FIG. 4 is a view from the perspective of line 4--4 in FIG. 2 showing a strut-retainer assembly located within reach of the astronaut's work station.

FIG. 5 is a side view of a portion of the strut dispenser of FIG. 1 showing a strut stored in the dispenser.

FIG. 6 is a view from the perspective of line 6--6 in FIG. 5 showing the spring-loaded receptacles of the strut-retainer assembly remote from the astronaut's work station.

FIG. 7 is a view from the perspective of line 7--7 in FIG. 5 showing receptacles of an alternative type for the strut-retainer assembly remote from astronaut's work station.

FIG. 8 is a perspective view, as in FIG. 3, showing spring-loaded receptacles of an alternative type for the strut-retainer assembly remote from the astronaut's work station.

FIG. 9 is a cross-sectional view as seen along line 9--9 in FIG. 8 of the alternative type of spring-loaded receptacle.

FIG. 10 is a perspective view of a conventional spring clamp secured to the strut-retainer assembly of FIG. 4 for storing a node assembly.

FIG. 11 is a side view of an alternative type of clamp for storing a node assembly.

FIG. 12 is a cross-sectional view of the alternative type of clamp shown in FIG. 11.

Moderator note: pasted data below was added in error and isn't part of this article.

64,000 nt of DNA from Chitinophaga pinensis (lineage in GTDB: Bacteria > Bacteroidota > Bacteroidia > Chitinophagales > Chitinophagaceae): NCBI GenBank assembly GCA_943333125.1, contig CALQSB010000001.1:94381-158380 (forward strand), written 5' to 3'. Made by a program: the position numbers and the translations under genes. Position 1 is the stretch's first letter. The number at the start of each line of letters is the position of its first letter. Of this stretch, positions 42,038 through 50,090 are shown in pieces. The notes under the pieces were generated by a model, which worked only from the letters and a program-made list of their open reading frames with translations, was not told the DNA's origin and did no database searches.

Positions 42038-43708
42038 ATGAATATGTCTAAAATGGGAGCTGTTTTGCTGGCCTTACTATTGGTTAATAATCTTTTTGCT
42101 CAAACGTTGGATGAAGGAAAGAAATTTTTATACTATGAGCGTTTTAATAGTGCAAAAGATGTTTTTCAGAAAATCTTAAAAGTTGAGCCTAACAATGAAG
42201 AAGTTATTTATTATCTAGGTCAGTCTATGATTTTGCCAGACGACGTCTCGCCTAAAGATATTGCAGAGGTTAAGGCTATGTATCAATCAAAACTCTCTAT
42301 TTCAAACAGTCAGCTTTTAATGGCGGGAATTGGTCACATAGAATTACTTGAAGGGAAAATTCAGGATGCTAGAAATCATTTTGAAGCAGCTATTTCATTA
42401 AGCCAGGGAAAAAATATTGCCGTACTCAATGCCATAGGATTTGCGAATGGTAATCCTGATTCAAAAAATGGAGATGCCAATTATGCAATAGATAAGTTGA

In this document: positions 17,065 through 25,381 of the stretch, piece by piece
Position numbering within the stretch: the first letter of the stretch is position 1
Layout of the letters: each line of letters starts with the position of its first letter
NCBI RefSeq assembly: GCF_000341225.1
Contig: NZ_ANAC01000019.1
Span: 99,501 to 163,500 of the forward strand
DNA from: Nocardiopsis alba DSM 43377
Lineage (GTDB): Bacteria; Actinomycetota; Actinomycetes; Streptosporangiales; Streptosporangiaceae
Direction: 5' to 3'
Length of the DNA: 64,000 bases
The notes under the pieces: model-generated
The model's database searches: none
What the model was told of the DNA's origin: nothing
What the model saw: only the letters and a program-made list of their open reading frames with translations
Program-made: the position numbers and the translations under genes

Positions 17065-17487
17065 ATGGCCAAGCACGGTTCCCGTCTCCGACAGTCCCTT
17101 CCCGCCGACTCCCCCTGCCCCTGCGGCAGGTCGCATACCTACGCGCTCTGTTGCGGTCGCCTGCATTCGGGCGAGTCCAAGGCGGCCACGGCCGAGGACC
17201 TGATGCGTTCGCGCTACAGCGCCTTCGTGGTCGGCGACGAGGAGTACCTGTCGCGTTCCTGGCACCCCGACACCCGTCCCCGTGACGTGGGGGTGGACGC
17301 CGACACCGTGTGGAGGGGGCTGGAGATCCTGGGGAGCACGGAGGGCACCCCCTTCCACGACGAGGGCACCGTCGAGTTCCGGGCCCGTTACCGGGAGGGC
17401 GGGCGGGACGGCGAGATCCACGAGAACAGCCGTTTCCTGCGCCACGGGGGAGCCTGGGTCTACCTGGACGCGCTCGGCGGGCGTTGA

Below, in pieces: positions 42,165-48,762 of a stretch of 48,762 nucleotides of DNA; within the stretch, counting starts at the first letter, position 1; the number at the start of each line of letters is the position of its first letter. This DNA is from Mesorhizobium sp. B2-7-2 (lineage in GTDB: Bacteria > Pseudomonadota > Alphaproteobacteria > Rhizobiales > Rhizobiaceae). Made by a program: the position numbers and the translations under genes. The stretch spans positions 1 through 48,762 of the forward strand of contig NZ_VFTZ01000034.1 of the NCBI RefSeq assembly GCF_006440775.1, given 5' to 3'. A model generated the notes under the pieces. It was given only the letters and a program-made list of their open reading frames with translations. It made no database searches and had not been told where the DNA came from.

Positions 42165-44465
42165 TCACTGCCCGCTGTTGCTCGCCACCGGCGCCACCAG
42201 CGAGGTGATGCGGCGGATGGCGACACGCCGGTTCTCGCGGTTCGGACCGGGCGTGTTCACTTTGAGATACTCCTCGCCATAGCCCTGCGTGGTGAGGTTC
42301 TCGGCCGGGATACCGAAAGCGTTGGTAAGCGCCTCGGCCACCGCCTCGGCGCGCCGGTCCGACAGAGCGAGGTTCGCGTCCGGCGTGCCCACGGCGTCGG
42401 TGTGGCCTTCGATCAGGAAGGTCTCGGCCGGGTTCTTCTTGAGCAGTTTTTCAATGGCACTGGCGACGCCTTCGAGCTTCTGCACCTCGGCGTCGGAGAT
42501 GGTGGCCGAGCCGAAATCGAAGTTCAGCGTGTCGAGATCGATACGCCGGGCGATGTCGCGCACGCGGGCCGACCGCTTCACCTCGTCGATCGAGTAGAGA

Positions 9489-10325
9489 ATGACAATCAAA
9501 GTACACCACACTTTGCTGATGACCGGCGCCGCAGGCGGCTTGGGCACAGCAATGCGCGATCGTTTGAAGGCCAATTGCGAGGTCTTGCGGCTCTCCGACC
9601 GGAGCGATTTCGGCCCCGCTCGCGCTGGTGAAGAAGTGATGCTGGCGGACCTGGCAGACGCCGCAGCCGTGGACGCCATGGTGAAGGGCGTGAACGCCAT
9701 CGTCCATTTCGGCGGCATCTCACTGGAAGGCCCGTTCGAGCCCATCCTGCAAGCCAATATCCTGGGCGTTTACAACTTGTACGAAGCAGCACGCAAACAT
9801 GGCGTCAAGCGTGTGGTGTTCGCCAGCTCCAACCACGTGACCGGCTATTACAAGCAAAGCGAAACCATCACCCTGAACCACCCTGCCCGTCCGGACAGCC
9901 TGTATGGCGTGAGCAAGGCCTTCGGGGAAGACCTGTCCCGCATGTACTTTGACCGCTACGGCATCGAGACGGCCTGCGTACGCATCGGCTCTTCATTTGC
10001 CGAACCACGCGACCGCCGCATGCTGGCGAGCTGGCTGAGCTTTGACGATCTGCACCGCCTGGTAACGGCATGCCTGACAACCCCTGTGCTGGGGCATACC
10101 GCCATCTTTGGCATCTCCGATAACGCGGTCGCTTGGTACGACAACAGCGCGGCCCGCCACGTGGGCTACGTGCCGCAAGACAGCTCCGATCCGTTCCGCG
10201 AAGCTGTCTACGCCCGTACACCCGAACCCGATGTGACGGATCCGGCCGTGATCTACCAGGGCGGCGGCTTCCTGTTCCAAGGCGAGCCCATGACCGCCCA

FIG. 13 is a plan view of a fragmentary portion of the alternative type of clamp as seen along line 13--13 in FIG. 12.

BEST MODE OF CARRYING OUT THE INVENTION

A prototype of a strut dispenser 10 according to the present invention is illustrated in FIG. 1. This prototype, substantially as shown in the drawing, was favorably evaluated by Lockheed Missiles & Space Company, Inc. in a test procedure that was conducted in a terrestrial environment in which the weightlessness of extraterrestrial space was simulated to some extent, i.e., the underwater environment of a swimming pool. However, the overall configuration of a strut dispenser that might be designed for use in erecting a particular kind of truss structure in extraterrestrial space could be quite different in certain respects from the configuration of the prototype illustrated in FIG. 1 without departing from the essence of the present invention.

The strut dispenser 10 shown in FIG. 1 is designed to store and dispense strut assemblies and node assemblies generally of the kind disclosed in U.S. Pat. No. 4,679,961. In the particular embodiment illustrated in FIG. 1, the strut dispenser 10 stores five struts 11 of a shorter length, and five struts 12 of a longer length. In principle, however, the strut dispenser 10 could be configured to store struts of any number of different lengths, and to store any number of struts of any particular length. The strut dispenser 10 shown in FIG. 1 also stores a plurality of node assemblies 13 (of which only one can be seen in the perspective of FIG. 1), where each node assembly 13 comprises a multifaceted nodal element 14 with a plurality of elongate lugs 15 projecting therefrom. In principle, however, the strut dispenser 10 could be configured to store any number of node assemblies 13.